The United Kingdom has joined Israel in alleging Iran carried out a fatal drone strike on an oil tanker off the coast of Oman in the Arabian Sea, putting further pressure on Tehran as it denied being involved in the assault.
Calling it a "unlawful and callous attack," British Foreign Secretary Dominic Raab said his country and its allies planned a coordinated response over the strike on Thursday on the oil tanker Mercer Street.
It marked the first-known fatal attack after years of assaults on commercial shipping in the region linked to tensions with Iran over its tattered nuclear deal.
While no one has claimed responsibility for the attack, Iran and its militia allies have used so-called "suicide" drones in attacks previously, which crash into targets and detonate their explosive payloads.
However, Israel, the UK and the responding US Navy have yet to show physical evidence from the strike or offer intelligence information on why they blame Tehran.
Israeli Prime Minister Naftali Bennett went further than Raab in remarks on Sunday, staring directly into the camera and slowly warning: "We know, at any rate, know how to convey the message to Iran in our own way."
The drone attack blasted a hole through the top of the oil tanker's bridge, where the captain and crew command the vessel, a US official said. The blast killed two crew members from the United Kingdom and Romania.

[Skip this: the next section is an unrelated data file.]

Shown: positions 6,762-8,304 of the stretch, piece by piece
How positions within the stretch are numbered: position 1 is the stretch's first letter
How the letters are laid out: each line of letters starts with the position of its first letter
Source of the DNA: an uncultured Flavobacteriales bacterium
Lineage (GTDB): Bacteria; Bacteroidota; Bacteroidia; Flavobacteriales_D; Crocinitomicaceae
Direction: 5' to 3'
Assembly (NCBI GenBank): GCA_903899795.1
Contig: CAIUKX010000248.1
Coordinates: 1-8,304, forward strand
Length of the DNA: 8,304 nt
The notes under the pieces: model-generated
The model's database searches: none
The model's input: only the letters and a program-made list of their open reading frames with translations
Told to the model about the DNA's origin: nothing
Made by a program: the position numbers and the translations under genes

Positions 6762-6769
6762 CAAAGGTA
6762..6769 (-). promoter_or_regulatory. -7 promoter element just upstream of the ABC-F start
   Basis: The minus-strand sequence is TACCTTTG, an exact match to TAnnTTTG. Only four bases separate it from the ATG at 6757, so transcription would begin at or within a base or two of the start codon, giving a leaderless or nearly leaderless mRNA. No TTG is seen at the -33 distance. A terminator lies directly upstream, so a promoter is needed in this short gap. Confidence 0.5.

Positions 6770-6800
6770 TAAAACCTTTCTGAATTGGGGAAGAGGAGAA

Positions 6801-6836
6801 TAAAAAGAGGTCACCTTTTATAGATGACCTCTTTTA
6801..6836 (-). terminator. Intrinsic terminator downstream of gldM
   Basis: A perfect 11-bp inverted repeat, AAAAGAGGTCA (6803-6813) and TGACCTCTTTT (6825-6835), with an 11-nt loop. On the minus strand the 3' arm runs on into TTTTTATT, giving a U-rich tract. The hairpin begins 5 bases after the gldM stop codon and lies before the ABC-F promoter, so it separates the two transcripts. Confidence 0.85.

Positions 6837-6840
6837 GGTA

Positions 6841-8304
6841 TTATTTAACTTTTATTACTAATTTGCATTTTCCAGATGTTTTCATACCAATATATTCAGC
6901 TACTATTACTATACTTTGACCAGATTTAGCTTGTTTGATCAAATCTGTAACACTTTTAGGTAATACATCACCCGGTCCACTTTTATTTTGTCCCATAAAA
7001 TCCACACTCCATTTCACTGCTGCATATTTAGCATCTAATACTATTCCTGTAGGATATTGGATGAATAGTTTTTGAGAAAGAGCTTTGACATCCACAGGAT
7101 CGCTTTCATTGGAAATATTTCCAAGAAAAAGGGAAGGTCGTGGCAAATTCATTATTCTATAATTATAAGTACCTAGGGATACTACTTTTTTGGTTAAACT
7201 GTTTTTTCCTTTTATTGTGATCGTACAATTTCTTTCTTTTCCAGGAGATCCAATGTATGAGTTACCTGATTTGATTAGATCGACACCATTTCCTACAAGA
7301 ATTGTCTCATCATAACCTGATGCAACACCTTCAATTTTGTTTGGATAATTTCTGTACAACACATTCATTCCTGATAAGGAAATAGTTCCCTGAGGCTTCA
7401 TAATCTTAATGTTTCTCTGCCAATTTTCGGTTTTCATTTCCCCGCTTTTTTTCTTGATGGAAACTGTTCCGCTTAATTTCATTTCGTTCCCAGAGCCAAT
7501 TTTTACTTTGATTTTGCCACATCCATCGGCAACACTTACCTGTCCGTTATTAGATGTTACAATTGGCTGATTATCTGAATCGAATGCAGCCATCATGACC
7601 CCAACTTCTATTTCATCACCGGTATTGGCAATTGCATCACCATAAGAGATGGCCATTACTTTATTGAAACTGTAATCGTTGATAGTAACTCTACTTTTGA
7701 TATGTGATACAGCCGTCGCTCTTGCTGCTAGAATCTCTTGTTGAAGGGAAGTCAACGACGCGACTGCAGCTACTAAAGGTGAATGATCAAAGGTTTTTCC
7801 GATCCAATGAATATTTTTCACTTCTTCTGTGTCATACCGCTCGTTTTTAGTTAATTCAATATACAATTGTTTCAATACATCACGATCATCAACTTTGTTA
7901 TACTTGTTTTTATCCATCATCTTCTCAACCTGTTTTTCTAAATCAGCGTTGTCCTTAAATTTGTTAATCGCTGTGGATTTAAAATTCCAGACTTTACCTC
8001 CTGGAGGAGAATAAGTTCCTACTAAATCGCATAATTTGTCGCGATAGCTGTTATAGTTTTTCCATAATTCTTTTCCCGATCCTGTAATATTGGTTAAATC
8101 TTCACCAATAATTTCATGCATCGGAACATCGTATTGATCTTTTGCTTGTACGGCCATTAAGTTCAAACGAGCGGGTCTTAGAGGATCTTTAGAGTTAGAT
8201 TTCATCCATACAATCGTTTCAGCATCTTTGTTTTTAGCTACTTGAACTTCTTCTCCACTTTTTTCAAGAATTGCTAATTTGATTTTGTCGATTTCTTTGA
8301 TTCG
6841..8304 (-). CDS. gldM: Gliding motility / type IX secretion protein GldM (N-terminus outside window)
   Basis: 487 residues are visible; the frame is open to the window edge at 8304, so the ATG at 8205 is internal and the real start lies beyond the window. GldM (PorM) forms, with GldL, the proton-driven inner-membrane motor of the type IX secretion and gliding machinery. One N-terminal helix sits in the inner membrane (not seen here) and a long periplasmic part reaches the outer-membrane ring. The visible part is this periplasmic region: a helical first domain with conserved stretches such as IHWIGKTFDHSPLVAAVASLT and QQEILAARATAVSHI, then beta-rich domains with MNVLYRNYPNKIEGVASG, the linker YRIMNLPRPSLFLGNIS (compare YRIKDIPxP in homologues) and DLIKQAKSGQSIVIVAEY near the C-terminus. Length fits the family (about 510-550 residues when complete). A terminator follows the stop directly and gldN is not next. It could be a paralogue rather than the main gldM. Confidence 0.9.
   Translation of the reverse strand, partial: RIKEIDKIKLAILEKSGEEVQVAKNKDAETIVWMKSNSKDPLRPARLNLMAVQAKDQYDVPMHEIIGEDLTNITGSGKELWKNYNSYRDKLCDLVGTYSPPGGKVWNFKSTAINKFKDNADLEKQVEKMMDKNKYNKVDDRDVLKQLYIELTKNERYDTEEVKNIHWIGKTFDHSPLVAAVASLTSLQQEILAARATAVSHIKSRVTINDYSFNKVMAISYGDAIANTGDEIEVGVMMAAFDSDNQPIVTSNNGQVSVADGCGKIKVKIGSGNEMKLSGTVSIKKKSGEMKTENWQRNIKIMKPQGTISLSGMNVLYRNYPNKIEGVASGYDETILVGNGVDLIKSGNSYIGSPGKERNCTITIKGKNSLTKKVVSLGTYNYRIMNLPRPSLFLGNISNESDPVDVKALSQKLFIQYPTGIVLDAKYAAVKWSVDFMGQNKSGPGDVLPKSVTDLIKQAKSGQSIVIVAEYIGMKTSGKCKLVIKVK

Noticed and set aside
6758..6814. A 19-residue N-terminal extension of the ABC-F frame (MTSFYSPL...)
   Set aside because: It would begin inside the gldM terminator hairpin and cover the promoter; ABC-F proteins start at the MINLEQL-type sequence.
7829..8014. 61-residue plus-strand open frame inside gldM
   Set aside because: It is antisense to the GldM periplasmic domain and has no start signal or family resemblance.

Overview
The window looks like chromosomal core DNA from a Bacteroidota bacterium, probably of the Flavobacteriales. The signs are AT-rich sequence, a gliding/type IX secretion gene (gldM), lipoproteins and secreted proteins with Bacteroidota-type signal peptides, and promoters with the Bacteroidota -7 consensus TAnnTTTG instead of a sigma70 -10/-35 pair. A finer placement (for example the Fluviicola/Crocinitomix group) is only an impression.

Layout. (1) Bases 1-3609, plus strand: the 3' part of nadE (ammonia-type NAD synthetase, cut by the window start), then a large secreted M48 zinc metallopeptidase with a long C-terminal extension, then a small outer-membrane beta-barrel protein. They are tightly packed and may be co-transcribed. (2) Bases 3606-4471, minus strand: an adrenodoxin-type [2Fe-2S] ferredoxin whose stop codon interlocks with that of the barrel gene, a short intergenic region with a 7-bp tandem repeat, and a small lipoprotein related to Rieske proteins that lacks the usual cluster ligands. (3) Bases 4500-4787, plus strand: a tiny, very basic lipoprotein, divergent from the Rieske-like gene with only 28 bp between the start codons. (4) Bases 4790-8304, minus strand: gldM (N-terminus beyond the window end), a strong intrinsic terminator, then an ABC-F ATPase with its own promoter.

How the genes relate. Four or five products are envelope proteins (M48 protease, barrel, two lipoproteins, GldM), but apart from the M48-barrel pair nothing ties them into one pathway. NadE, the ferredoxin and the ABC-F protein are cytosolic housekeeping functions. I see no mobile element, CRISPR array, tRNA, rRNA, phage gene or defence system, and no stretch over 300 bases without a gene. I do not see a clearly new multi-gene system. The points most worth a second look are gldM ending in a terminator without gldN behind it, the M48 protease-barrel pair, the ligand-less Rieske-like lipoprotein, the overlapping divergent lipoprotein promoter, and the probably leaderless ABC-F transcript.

In his statement, Raab said it was "highly likely" Iran attacked the tanker with one or more drones.
"We believe this attack was deliberate, targeted and a clear violation of international law by Iran," he said. "Iran must end such attacks, and vessels must be allowed to navigate freely in accordance with international law."
Earlier, Iranian Foreign Ministry spokesman Saeed Khatibzadeh described the allegation Iran carried out the attack as "baseless."
From Jerusalem, Bennett offered condolences to both the United Kingdom and Romania for the killing of their citizens. He said Israeli intelligence had evidence linking Iran to the attack, but did not offer it.
Other Israel-linked ships have been targeted in recent months as well amid a shadow war between the two nations, with Israeli officials blaming the Islamic Republic for the assaults. Shipping in the region began being targeted in the summer of 2019, about a year after then-President Donald Trump unilaterally withdrew America from Iran's nuclear deal with world powers.
Israel meanwhile has been suspected of conducting a series of major attacks in Iran and on Iranian shipping. Also, Iran saw its largest warship recently sink under mysterious circumstances in the nearby Gulf of Oman.
The Mercer Street, owned by Japan's Taihei Kaiun Co, is managed by London-based Zodiac Maritime, part of Israeli billionaire Eyal Ofer's Zodiac Group. In early July, the Liberian-flagged container ship CSAV Tyndall, once tied to Zodiac Maritime, suffered an unexplained explosion on board while in the northern Indian Ocean, according to the US Maritime Administration.
The attack marks the first major confrontation with Iran for Bennett, who took over as premier in June after a coalition deal unseated Israel's long-serving Prime Minister Benjamin Netanyahu.
Netanyahu is suspected of launching a series of attacks targeting Iran, including explosions at the country's main enrichment site and the killing of a prominent military nuclear scientist.
Australian Associated Press